Carmen's Messenger eBook

This eBook from the Gutenberg Project consists of approximately 354 pages of information about Carmen's Messenger.

The moon was getting low and ragged pine branches cut against the light.  The track was wrapped in shadow that was only a little less dense than the gloom of the surrounding bush.  It was not really cold for North Ontario, but the fur coat was hardly enough protection to make a bed in the open air comfortable.  Foster had slept in the Athabasca forests when the thermometer marked forty degrees below zero, but he then wore different clothes and had been able to make a roaring fire and build a snow-bank between him and the wind.  Moreover, he was still liable to be overtaken by the men on the train.

Getting up, he found his knee sore and stiff, but limped on for an hour or two after the moon sank.  He seemed to be stumbling along the bottom of a dark trench, for the firs shut him in like a wall and there was only an elusive glimmer of light above their serrated tops.  He did not expect to find a house until he reached the station, for much of North Ontario is a wilderness where the trees are too small for milling and agriculture is impossible among the rocks.  To make things worse, he felt hungry.  The train had stopped at about seven o’clock at a desolate station where the passengers were given a few minutes to get supper, but Foster’s portion was too hot for him to eat.  He tried to encourage himself by remembering that he had once marched three hundred miles across the snow with a badly frozen foot, but this did not make his present exertion easier.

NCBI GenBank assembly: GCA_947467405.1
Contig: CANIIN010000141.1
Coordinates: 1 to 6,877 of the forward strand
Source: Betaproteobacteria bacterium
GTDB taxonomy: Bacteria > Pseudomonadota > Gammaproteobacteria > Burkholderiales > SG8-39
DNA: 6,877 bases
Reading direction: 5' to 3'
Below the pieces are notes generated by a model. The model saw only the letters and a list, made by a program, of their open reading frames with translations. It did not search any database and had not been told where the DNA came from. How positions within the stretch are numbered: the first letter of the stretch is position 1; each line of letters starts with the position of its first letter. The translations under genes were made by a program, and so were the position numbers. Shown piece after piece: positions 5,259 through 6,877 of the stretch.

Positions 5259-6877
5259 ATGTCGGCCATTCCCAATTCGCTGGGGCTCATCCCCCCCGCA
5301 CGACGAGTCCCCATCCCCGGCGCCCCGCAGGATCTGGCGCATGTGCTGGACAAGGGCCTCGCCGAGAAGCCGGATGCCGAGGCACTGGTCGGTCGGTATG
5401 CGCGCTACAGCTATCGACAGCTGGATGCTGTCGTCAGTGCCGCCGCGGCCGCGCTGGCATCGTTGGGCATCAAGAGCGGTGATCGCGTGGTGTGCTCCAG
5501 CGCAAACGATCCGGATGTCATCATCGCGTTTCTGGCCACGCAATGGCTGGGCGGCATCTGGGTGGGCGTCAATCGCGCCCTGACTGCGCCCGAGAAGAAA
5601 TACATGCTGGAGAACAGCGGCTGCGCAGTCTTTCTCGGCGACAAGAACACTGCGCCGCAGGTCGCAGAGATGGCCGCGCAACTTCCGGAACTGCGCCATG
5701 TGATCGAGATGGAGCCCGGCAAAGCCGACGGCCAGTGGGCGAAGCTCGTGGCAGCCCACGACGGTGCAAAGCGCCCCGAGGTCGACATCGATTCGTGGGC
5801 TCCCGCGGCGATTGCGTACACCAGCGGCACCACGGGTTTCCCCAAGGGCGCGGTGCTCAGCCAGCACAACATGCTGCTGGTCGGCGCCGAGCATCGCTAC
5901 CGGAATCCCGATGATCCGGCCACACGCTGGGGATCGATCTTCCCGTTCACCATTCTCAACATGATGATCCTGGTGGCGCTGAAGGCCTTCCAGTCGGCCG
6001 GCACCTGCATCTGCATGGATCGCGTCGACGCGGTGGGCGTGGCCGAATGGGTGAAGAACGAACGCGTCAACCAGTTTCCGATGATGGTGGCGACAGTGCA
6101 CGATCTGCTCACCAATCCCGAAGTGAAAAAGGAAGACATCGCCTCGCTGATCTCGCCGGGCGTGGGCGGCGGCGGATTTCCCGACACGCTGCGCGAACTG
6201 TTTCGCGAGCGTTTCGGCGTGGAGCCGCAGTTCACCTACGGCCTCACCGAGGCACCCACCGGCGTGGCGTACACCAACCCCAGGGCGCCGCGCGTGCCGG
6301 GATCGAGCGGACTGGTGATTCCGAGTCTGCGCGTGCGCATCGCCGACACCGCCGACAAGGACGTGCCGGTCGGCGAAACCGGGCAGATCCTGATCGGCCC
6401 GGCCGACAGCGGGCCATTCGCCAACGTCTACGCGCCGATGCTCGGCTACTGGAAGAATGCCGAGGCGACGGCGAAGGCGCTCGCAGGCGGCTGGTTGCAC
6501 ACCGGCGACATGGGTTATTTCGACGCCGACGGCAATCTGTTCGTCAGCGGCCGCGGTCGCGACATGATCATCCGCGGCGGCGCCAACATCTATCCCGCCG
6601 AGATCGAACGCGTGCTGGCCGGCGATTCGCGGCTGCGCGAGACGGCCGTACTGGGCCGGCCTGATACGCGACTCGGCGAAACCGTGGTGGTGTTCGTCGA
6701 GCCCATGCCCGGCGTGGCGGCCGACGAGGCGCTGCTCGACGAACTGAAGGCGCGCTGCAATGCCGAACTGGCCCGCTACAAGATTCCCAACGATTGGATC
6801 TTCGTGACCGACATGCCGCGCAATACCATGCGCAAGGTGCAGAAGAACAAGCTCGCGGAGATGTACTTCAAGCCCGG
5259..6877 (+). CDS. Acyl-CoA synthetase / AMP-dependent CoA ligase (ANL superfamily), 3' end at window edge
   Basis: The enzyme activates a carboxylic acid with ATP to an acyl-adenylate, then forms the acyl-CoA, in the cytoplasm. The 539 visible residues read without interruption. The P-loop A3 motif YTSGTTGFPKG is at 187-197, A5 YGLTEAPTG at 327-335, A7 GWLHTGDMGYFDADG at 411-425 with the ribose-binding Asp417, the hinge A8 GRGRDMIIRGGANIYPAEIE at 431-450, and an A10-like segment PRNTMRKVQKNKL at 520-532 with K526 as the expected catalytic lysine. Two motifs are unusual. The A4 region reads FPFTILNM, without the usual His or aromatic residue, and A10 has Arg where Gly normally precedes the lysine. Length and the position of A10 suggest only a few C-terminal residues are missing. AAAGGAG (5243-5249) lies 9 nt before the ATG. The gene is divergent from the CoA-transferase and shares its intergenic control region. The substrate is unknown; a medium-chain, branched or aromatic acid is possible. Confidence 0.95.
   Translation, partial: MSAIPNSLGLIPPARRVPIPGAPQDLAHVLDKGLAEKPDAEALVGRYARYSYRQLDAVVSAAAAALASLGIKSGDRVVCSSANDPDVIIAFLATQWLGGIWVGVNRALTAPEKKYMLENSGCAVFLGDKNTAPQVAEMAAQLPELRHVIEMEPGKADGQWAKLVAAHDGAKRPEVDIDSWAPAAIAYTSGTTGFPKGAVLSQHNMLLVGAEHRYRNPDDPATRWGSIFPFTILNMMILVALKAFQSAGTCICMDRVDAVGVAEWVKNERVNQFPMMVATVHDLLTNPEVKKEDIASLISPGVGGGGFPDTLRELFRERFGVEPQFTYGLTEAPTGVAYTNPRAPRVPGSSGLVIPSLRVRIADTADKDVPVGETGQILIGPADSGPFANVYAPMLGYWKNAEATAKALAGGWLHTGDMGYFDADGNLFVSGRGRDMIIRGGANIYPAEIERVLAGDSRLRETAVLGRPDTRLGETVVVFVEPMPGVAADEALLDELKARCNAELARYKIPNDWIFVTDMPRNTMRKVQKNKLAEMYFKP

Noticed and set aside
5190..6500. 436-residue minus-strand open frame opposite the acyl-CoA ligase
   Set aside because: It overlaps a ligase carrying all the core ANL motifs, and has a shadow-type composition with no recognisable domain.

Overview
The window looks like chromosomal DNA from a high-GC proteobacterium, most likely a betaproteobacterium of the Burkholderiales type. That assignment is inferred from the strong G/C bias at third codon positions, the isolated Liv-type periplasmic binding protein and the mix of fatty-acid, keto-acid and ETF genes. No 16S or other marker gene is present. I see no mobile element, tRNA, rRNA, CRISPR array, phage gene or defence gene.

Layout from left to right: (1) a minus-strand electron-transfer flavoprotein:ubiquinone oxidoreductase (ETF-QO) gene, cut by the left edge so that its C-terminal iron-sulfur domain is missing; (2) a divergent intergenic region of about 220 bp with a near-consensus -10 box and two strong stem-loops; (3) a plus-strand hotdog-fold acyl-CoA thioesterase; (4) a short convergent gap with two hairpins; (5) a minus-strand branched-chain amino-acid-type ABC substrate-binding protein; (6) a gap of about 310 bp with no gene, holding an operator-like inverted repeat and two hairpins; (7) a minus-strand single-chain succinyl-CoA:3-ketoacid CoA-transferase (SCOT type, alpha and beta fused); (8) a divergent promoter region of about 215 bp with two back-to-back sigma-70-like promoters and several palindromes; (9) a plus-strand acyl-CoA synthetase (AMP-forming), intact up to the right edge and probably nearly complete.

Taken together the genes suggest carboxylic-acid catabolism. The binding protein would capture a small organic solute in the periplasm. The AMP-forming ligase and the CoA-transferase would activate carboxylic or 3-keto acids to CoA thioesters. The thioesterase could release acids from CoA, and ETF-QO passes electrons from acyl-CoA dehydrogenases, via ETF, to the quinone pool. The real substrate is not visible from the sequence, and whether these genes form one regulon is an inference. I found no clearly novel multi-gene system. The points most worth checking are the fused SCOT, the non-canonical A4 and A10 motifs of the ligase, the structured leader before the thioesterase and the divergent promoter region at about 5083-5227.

As he got hungry he got angry.  He had gone away to enjoy himself, and this was how his holiday had begun!  The Government agent, if that was what he was, ought not to have dragged a confiding stranger into his difficulties.  He was now safe in the express car and chuckling over the troubles he had left his substitute to face.  Then Foster tried to remember if he had left any papers with his address in his overcoat and decided that he had not done so.  His wallet was now in his jacket pocket.  This was satisfactory, because he meant to have nothing more to do with the matter.  Tying the fur coat round his waist to take some of the weight off his shoulders, he trudged on as briskly as he could through the gloom.



After walking for some time, Foster heard a rumble in the distance behind him and climbed the rocky bank of the single-line track.  There was not much room between the bank and rails, and he was glad of an excuse for sitting down.  Taking out the stranger’s case, he lighted another of the Turkish cigarettes.  They were the only benefit he was likely to derive from the adventure, and he felt some satisfaction in making use of them.

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Carmen's Messenger from Project Gutenberg. Public domain.
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